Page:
Floods, Mold, and Asthma.

Floods, Mold, and Asthma

I’ve been watching so much on the news about the floods in Houston and in the surrounding areas, and it’s hard to see.

I wish I could do something to help those in that area. I have already donated to the Red Cross, so what else can I do?

Well, I can share my knowledge as an Environmental Health Educator, and what I learned after we had a flood in our basement. Our flood wasn’t anything even close to what Houston had. We only had a few inches, not water up to our roof line.

Immediate steps to take after a flood

But I learned that it’s important to clean things up the right way since floods, mold and asthma are NOT a good mix. In fact, I recalled a few things I had learned during a work training with the NCHH – National Center for Healthy Housing.

The NCHH has a helpful publication called Flood Clean Up Guide. In it, they talk about being careful if you have asthma and are exposed to mold. Why? Well,  here’s why:

“What are the health effects associated with exposure to mold?”

“People most often are exposed to mold by breathing in mold spores that float in the air.
These mold spores are too small to be seen with the naked eye. When people with mold
allergies breathe air that has high mold levels, they can have allergy symptoms such as
stuffy nose, sinus problems and shortness of breath. Even worse, they may have a life-
threatening asthma attack.”

“What are the symptoms?”

“Get medical attention if you have the following symptoms:

  • Breathing difficulties or shortness of breath
  • Wheezing
  • Sore throat
  • Flu-like aches and pains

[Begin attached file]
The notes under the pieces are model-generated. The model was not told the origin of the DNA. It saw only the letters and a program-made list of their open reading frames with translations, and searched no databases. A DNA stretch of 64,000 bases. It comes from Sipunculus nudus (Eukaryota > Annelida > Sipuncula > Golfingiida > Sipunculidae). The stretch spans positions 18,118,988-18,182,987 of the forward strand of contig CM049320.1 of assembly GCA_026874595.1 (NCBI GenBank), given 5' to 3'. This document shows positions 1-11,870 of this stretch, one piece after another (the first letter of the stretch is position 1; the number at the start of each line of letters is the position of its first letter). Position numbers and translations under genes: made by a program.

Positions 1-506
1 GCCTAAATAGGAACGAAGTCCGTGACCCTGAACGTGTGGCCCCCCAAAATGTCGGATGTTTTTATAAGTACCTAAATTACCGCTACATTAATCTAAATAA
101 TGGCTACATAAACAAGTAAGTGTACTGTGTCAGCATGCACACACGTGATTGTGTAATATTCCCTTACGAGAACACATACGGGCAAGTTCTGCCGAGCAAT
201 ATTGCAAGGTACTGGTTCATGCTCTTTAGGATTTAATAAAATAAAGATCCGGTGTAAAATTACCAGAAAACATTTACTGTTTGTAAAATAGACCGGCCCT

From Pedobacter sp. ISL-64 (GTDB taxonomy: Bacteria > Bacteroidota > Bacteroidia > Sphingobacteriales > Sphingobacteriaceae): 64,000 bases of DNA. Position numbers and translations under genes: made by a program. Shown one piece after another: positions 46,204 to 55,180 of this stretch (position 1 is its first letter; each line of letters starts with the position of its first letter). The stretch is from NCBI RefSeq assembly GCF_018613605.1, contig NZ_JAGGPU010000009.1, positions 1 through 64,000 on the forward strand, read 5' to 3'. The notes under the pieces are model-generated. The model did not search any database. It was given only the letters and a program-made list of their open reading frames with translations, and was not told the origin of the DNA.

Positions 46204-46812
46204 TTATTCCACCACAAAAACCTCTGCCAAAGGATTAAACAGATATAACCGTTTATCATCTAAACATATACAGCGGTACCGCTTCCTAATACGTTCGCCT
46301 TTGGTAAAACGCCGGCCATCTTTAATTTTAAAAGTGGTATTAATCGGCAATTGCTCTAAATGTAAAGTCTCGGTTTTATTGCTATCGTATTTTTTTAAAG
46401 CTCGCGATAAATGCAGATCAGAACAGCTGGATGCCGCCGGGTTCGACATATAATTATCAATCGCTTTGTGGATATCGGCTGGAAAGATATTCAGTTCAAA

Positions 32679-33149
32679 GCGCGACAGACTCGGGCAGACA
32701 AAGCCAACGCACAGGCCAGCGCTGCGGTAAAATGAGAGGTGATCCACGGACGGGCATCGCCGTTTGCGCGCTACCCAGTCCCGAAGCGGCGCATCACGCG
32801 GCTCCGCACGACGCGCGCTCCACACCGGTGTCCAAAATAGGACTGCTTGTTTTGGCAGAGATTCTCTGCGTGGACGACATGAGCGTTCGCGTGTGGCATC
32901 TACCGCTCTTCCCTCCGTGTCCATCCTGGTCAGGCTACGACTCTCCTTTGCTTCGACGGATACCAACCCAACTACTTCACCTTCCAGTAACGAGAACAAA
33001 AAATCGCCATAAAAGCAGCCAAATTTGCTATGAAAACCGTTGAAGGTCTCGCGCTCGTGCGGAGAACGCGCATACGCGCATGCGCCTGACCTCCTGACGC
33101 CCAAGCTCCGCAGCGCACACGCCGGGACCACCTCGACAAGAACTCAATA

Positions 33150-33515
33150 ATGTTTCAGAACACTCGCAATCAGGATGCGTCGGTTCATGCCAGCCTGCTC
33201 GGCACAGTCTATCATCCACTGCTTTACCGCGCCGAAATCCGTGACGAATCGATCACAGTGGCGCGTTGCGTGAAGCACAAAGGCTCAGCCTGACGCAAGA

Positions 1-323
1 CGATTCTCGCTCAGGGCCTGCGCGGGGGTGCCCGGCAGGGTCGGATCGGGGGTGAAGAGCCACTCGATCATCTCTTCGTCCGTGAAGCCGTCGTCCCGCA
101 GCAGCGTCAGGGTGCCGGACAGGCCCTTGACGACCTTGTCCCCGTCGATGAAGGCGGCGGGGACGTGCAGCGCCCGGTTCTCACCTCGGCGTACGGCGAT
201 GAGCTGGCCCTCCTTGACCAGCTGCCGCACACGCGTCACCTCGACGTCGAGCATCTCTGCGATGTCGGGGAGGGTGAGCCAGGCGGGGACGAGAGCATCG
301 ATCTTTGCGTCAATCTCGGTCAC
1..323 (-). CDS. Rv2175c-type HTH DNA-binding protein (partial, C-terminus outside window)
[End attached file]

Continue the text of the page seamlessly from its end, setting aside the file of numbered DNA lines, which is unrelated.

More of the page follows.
• Fatigue (tired for a long time)”
  • They also give tips for protecting your lungs from allergens, toxins and dust. All of those things could affect your asthma. They list different respirators you can use to protect your lungs too ( page 6 of the brochure.)

    After that, they list ways to protect your eyes, ears, feet, head and hands.

    Please read the brochure and be careful!

    With our flood, we had to clean up our basement by ourselves. Since there were so many people affected by the flood, the disaster clean up companies were overwhelmed, and didn’t have time to help us.

    We used the information from my NCHH training and from the Environmental Protection Agency (EPA).

    Tips and tools for after clean up

    The most important think to remember is that things might LOOK dry, but they may not BE dry. Our neighbor’s house also flooded, but they just removed their carpet and pad and immediately installed new carpet. I knew that the concrete floor couldn’t dry out that fast and suggested they wait. But, they installed new carpet right away.

    In my NCHH training, I learned about different tools you can use to test the moisture level in concrete. We used a monitor similar to one in this video from the University of Missouri Extension office. 

    For our basement floor, we had to wait and be patient. We used a moisture meter and tested the concrete every day after work. Every day. We had windows open and industrial fans blowing on the concrete all day and all night, but it still took almost 6 weeks to dry out!

    So, for those of you who are in a flood, please make sure you are patient and wait to rebuild walls and re carpet. The last thing you need is moisture trapped in the walls and floors.

    Because floods, mold and asthma are NOT a good mix.

This article represents the opinions, thoughts, and experiences of the author; none of this content has been paid for by any advertiser. The Asthma.net team does not recommend or endorse any products or treatments discussed herein. Learn more about how we maintain editorial integrity here.

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